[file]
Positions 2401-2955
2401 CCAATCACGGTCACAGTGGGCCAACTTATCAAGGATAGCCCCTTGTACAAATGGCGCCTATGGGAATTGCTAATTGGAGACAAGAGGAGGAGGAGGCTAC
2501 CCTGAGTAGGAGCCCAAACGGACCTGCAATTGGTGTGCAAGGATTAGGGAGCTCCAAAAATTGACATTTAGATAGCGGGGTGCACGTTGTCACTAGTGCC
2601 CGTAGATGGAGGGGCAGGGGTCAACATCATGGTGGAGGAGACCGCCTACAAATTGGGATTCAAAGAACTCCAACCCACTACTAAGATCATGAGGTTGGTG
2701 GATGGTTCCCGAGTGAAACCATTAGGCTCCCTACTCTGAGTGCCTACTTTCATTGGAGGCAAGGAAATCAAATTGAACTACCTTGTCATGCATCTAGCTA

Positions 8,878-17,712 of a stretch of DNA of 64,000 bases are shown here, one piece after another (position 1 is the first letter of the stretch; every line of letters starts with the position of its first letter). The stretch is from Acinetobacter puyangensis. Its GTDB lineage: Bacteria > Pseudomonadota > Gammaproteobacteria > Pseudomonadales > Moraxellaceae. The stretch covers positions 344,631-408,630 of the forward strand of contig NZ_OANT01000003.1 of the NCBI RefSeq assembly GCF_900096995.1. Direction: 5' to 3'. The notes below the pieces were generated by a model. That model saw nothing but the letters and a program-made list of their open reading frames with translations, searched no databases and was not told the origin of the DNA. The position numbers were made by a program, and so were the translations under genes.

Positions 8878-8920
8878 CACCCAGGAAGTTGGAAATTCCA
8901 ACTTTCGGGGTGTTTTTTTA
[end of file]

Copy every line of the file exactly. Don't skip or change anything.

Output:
Positions 2401-2955
2401 CCAATCACGGTCACAGTGGGCCAACTTATCAAGGATAGCCCCTTGTACAAATGGCGCCTATGGGAATTGCTAATTGGAGACAAGAGGAGGAGGAGGCTAC
2501 CCTGAGTAGGAGCCCAAACGGACCTGCAATTGGTGTGCAAGGATTAGGGAGCTCCAAAAATTGACATTTAGATAGCGGGGTGCACGTTGTCACTAGTGCC
2601 CGTAGATGGAGGGGCAGGGGTCAACATCATGGTGGAGGAGACCGCCTACAAATTGGGATTCAAAGAACTCCAACCCACTACTAAGATCATGAGGTTGGTG
2701 GATGGTTCCCGAGTGAAACCATTAGGCTCCCTACTCTGAGTGCCTACTTTCATTGGAGGCAAGGAAATCAAATTGAACTACCTTGTCATGCATCTAGCTA

Positions 8,878-17,712 of a stretch of DNA of 64,000 bases are shown here, one piece after another (position 1 is the first letter of the stretch; every line of letters starts with the position of its first letter). The stretch is from Acinetobacter puyangensis. Its GTDB lineage: Bacteria > Pseudomonadota > Gammaproteobacteria > Pseudomonadales > Moraxellaceae. The stretch covers positions 344,631-408,630 of the forward strand of contig NZ_OANT01000003.1 of the NCBI RefSeq assembly GCF_900096995.1. Direction: 5' to 3'. The notes below the pieces were generated by a model. That model saw nothing but the letters and a program-made list of their open reading frames with translations, searched no databases and was not told the origin of the DNA. The position numbers were made by a program, and so were the translations under genes.

Positions 8878-8920
8878 CACCCAGGAAGTTGGAAATTCCA
8901 ACTTTCGGGGTGTTTTTTTA